WASHINGTON (CNN) - Democrats quickly denounced the Trump administration's expected move to withdraw from the Paris climate accord Wednesday, calling it a political decision with grave ramifications for the well-being of the planet.
The decision, which will be announced this week, would put the US at odds with nearly every other nation on earth and will be a major break from international partners that would isolate the United States in global efforts to curb global warming. It would also reflect a major reversal of the Obama administration's efforts on climate change and could trigger further efforts to erode the landmark agreement.
House Minority Leader Nancy Pelosi called President Donald Trump's decision "a stunning abdication of American leadership," saying in a statement that pulling out of the pact will result in "a grave threat to our planet's future."
"In walking away from this agreement, the President is denying scientific truths, removing safeguards that protect our health and our environment, protecting polluters and their dirty energy agenda, and threatening our national and global security," she said.
Pelosi added that she believes withdrawing from the pact will have economical ramifications for the US: "Rejecting the pact also sends a strong message to the marketplace to direct innovative, entrepreneurial investments in the clean energy economy elsewhere."
Democratic Sen. Ed Markey from Massachusetts also noted the potential economic disruption, tweeting: "Pulling out of #ParisAgreement is a massive moral, economic & leadership failure for Trump admin. Loss of business, jobs, & intl standing."
Rep. Dina Titus of Nevada went a step further, calling for an explanation from the White House about the ultimate decision to withdraw from the agreement.
"This is short-sighted & ignorant. Congress deserves a detailed explanation from the administration," she tweeted.
Republicans, on the other hand, have so far stayed nearly silent on the reports. Members of the House leadership team have issued no statements or tweets regarding Trump's decision to withdraw from the accord and offered no explanation when reached out to by CNN. Asked why House Majority Leader Kevin McCarthy hadn't responded to the reports Wednesday, a spokesman said: "Did the President announce that?"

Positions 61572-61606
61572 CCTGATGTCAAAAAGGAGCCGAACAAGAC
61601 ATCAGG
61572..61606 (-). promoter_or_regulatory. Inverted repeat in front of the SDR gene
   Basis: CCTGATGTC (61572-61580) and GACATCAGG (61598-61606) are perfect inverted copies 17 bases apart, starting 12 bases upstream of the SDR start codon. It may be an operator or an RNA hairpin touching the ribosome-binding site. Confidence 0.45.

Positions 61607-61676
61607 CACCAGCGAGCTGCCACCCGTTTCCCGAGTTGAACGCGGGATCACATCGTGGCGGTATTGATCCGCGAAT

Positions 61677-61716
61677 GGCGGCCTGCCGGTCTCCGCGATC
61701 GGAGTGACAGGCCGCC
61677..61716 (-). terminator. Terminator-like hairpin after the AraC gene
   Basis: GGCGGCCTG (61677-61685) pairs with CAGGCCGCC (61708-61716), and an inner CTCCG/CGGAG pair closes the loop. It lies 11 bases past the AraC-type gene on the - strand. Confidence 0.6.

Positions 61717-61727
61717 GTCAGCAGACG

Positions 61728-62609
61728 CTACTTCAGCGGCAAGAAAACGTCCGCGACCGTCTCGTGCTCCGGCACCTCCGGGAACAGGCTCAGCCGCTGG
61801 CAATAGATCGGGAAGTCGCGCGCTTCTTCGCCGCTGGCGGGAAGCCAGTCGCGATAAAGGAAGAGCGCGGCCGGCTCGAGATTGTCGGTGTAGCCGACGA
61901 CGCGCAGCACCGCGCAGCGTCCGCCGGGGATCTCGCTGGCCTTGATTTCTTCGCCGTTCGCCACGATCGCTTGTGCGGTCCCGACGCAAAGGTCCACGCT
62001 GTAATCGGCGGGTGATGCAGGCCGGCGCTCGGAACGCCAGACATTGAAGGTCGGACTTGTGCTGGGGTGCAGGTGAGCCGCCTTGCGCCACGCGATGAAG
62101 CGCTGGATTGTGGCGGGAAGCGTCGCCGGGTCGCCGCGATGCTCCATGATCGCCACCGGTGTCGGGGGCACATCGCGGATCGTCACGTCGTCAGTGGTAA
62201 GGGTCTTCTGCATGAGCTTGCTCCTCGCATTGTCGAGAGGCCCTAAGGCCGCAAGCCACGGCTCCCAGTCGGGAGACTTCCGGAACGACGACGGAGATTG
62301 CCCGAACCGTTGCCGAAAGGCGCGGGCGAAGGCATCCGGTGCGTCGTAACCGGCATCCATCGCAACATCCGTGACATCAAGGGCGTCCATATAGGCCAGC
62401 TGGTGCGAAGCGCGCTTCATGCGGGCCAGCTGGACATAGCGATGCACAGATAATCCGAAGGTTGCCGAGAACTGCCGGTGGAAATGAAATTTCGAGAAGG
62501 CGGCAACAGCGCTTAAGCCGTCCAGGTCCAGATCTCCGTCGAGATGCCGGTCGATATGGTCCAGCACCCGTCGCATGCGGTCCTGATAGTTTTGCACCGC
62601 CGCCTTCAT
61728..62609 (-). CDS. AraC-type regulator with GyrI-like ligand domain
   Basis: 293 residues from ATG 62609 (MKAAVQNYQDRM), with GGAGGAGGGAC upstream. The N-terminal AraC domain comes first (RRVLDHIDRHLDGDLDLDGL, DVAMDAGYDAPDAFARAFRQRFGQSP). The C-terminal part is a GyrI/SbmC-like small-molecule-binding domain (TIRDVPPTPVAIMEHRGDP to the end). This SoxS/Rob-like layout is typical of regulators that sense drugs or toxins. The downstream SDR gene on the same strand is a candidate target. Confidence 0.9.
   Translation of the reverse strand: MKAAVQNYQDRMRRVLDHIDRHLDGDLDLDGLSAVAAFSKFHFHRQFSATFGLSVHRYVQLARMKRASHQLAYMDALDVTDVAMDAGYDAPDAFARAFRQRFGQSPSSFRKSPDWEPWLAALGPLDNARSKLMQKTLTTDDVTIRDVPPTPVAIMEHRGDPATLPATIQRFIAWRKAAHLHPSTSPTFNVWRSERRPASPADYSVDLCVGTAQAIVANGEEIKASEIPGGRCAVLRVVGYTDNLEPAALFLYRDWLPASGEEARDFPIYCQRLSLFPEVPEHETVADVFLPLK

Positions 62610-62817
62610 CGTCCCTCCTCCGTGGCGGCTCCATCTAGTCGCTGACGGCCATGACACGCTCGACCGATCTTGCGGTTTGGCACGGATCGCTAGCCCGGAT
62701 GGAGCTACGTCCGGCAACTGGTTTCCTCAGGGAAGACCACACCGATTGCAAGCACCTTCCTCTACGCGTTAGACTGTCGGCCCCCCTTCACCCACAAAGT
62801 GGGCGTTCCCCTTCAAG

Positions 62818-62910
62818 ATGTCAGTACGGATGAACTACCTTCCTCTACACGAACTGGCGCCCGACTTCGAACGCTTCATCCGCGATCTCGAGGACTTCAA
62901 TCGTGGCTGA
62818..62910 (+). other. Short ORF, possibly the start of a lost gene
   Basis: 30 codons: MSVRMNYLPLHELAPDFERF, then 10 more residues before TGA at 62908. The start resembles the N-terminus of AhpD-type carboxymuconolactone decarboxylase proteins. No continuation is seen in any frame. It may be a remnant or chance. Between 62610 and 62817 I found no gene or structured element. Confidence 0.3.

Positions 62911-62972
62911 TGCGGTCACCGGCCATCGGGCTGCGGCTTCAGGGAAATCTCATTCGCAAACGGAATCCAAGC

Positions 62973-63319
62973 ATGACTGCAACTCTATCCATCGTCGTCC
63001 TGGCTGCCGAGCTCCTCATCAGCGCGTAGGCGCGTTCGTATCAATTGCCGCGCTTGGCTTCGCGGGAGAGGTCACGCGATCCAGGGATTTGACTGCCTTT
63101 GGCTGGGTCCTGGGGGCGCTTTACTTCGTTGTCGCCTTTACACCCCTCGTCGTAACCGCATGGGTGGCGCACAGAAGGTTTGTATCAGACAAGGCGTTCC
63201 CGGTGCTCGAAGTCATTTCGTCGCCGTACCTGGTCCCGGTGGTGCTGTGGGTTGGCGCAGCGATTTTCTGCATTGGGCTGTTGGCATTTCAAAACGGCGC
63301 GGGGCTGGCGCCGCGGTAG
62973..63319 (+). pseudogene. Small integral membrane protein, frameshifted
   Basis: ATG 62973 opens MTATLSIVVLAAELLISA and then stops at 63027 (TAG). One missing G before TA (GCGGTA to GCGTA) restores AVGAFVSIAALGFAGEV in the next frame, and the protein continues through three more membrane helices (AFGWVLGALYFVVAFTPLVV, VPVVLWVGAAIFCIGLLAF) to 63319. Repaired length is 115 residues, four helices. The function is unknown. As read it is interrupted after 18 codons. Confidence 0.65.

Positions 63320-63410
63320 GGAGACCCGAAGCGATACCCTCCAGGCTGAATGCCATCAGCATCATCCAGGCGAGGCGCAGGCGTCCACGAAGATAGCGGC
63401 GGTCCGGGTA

A spokesperson for Sen. Jim Inhofe, chairman of the Senate Environment and Public Works Committee, said his office is withholding a statement until the President issues an official decision.
Hill Democrats weren't the only ones outraged over Trump's expected decision. Former Secretary of State John Kerry, who helped negotiate the agreement, responded to a Twitter user who shared a photo of Kerry signing the agreement at the United Nations with his granddaughter on his lap.
"Will @realDonaldTrump invite his granddaughter to sit on his lap as he signs the EO pulling the US out of the Paris Climate Accord?" the user tweeted, to which Kerry replied: "Good question. But more importantly: billions of grandkids will have to live with this decision, however it lands. Think of them, please."
Trump had waffled on his decision whether to keep the US committed to the landmark 2015 agreement or fulfill his campaign promise to pull out. Wednesday's developments follow a series of delays on the decisions, including shying away from making a firm commitment to slowing down global warming during a G7 discussion in Italy this weekend.
Democrats had been calling on Trump to stay in the agreement, with Senate Minority Leader Chuck Schumer announcing last week that 40 Democratic senators had sent the President a letter urging him to honor the US commitment.
"Withdrawing from the Paris climate agreement would be a historic misstep that would massively disadvantage both American businesses and diplomats and our environment," Schumer said at a news conference last week.
The next day, 20 GOP members of Congress sent Trump their own letter, asking him to withdraw from the agreement.
"We applaud you for your ongoing efforts to reduce overregulation in America" and saying "to continue on this path, we urge you to make a clean exit from the Paris agreement so that your administration can follow through on its commitment to rescind the Clean Power Plan."